By Thomas J. Macdonald
Building a toolbox much like this one was a real turning point in my woodworking career. It was 1999 and I had begun classes at Boston’s North Bennet Street School’s Cabinet and Furniture Making program. At the time, I was a pretty good carpenter and could build plywood cabinets using power tools, but I was pretty inexperienced when it came to crafting fine furniture. Designing and building a toolbox was one of our first project assignments at school.
The experience was for me way more than a project; it was my introduction to hand tools and more advanced joinery. Years later, I realize just how much this project influenced my woodworking. While building it, I was learning the harmony of using both power and hand tools.
Now, it’s one of my favorite projects – and it’s featured in season three of my PBS television show, “Rough Cut – Woodworking with Tommy Mac.”
If you’re new to woodworking, or haven’t learned basic hand-tool skills, this project could have a similar influence on you. Don’t worry about the joints being a perfect fit. It’s a shop project after all.
Mill Your Lumber in Stages
I prepare stock in a couple sessions at least a day apart. This is meant to minimize wood movement while also allowing for it. As a rule of thumb, avoid taking more than 1⁄4″ of wood off of the thickness of a board in one milling. I call the first session “rough mill” because I cut the parts out of the rough board leaving about 1″ over in length, 1⁄2″ over in width and 1⁄8″ over in thickness.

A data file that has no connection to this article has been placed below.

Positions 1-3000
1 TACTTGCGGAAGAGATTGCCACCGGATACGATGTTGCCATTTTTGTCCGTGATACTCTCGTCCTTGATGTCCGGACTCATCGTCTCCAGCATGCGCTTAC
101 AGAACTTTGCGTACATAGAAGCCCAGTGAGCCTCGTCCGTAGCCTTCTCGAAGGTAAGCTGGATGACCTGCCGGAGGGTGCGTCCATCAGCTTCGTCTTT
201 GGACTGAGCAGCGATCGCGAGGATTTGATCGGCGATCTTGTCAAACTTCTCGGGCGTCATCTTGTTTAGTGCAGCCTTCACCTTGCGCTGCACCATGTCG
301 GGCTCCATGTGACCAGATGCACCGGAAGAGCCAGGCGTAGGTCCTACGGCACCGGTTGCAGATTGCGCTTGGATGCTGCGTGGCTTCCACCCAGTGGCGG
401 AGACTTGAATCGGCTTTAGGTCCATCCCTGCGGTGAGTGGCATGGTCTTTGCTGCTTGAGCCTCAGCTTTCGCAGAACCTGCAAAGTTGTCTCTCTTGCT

First, flatten one face on the jointer. Check the grain direction of the wood and watch for tear-out. Take off about 1⁄16″ with each pass until the face is flat. Next, straighten one edge with the jointed face against the fence. Make sure the fence is 90º to the bed of the jointer.
When the jointer work is done, move to the planer and make the opposite face parallel (to avoid tear-out, whichever end trailed over the jointer should lead over the planer). Run each part through the planer with the jointed face down. Mill the boards to the sizes in the cutlist plus the overage described above.
Stack the parts with stickers between and align them vertically so each board is supported by the one below it. Leave the boards overnight then repeat the milling process to bring the boards to final dimensions.
Web Site: Visit the author’s web site for more information about “Rough Cut – Woodworking with Tommy Mac.”
Web Site: Visit the WGBH web site to watch past episodes of “Rough Cut” and see the schedule for upcoming shows.
In Our Store: “Mastering Hand Tools,” a two-DVD set by Christopher Schwarz.
Plan: Download a free SketchUp model for “Tommy Mac’s Toolbox.”
From the December 2012 issue #201
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